Who is the most popular politician among Canadians? That’s easy: Barack Obama.
Angus Reid is releasing a poll Thursday that shows Canadians overwhelmingly continue to support the American president. A copy of the poll was provided in advance to The Globe and Mail.
If they could, 65 per cent of Canadian voters would cast a ballot for Mr. Obama. A not-so-whopping 9 per cent would go with Republican challenger Mitt Romney. The rest were undecided.
“The feel-good thing about Obama is still there as he seeks a second term,” said Mario Canseco, vice-president of Angus Reid Public Opinion. “And obviously the contrast with Romney is so huge.”
Support for Mr. Obama is, if anything, even stronger this time out. A similar Angus Reid poll in 2008 had him at 57 per cent and challenger John McCain at 15 per cent. Mitt Romney, it would appear, is no John McCain.
Not surprisingly, large majorities of Liberal, NDP and Green voters are pro-Obama. But even 51 per cent of Conservative supporters say he is doing a good or very good job as president; only 25 per cent of Tory supporters remain unimpressed. (The rest aren’t sure.) The online survey was conducted among 1, 010 randomly selected adults and is considered accurate within 3.1 percentage points.
There have been testy moments in recent months between the Harper government and the Obama administration over the Democrats’ refusal to grant a permit for the Keystone XL pipeline, which would deliver oil from the Alberta oil sands to the American South. As well, the administration is playing hardball as Canada seeks permission to join in the Trans Pacific Partnership trade talks.
Despite this, 60 per cent of Canadians think the Obama administration has been good for the country, and only 13 per cent think it has been bad.
An identical poll conducted in Great Britain by Angus Reid produced similar, though not quite such enthusiastic, results.
So why does the 44th president remain so popular with Canadians? After all, approval is much more muted in the States, where the RealClearPolitics compendium of polls has Mr. Obama at 45.9 per cent support, and Mr. Romney at 43.6 per cent.
One reason is that Canadians have not suffered as badly over the past four years as Americans, whose housing market is only now showing signs of recovery after precipitous declines.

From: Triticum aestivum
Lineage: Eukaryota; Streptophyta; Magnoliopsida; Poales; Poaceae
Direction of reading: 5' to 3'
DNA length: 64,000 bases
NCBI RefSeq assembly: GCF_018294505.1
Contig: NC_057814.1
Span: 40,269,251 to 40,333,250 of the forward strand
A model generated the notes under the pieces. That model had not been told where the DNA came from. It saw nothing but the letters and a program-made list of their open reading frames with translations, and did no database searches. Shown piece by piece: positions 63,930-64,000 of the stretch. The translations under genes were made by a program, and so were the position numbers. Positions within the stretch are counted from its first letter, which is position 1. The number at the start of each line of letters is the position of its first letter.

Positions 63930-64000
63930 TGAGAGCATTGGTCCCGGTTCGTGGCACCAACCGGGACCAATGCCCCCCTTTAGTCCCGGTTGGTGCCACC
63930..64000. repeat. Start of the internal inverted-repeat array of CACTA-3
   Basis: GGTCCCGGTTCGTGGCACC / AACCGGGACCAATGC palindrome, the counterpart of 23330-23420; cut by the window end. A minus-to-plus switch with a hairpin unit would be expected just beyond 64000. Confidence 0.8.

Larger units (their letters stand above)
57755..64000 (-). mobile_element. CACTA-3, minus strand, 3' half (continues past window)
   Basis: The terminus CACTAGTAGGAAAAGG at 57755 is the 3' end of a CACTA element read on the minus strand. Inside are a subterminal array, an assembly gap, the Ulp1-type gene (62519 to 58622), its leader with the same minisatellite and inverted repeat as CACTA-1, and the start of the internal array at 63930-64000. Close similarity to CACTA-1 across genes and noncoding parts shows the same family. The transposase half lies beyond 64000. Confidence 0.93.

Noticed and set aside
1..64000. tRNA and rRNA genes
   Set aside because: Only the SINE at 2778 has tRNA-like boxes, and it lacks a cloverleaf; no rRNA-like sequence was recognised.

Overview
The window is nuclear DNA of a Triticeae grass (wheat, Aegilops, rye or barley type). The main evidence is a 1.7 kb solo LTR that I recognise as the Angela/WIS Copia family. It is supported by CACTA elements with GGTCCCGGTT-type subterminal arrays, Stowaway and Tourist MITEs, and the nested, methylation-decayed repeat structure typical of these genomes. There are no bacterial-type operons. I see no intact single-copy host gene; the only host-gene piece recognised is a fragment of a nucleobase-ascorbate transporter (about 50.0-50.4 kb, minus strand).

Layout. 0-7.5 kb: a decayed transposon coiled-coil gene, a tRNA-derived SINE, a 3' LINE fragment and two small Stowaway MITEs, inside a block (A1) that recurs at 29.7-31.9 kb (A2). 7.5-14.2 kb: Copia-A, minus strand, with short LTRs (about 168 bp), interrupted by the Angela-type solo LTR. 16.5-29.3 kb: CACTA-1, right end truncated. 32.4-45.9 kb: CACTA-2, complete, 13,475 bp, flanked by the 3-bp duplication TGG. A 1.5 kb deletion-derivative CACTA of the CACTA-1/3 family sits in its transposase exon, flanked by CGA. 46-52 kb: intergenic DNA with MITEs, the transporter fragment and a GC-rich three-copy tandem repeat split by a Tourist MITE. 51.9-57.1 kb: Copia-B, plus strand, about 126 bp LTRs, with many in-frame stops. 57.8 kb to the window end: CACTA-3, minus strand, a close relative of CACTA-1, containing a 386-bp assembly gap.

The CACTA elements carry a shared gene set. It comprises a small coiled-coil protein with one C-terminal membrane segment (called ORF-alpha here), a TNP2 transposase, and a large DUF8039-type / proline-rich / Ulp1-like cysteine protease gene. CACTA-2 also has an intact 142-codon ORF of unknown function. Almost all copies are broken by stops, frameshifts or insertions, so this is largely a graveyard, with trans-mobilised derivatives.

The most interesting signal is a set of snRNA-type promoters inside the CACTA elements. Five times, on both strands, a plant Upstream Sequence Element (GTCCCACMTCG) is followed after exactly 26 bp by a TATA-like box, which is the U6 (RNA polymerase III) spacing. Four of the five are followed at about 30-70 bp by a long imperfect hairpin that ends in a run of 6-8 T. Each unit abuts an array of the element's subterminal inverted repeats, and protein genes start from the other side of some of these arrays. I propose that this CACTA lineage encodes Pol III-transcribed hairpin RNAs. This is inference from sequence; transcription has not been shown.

And as we all know, even most conservative Canadians become liberal Democrats once they cross the border, because they support public health care, gun control, multiculturalism and minority rights. If Stephen Harper ran for political office in the United States on current Conservative policies, he’d be so far to the American left his only hope for success might lie in Vermont.
Beyond that, Mr. Obama is cool. He is the first president who can wear sunglasses without embarrassing himself. He can switch convincingly from professorial to colloquial. He has more charisma than any president since Jack Kennedy, and he’s happily married to boot.
Besides, as thrilling as it was for Canadians to see Americans elect a black president, re-electing him would in some ways vindicate even more the potential for American renewal.
Mr. Obama’s popularity offers Stephen Harper room for bilateral manoeuvre that he would lose if Mr. Romney became president, even though Mr. Romney knows Canada well – thanks to the family cottage at Grand Bend, Ont. – and supports the Keystone proposal.
Most Canadians just don’t like Republicans very much and don’t want their prime minister getting close to a Republican administration.
Mr. Obama’s popularity up here made it possible for the Canadian and American governments to agree on creating a continental security perimeter that would have been met, one suspects, with fierce resistance had a Republican been in the White House.
“Canadians are not very comfortable with Republican presidents,” Mr. Canseco observes. Nixon was never liked; many Canadians considered the close ties between Ronald Reagan and Brian Mulroney unseemly at best, and as for George W. Bush – don’t get them started.
Whoever wins in November will be president until after the next Canadian election, in October 2015. We know who most Canadians are cheering for. And we can probably guess who Mr. Harper is cheering for as well.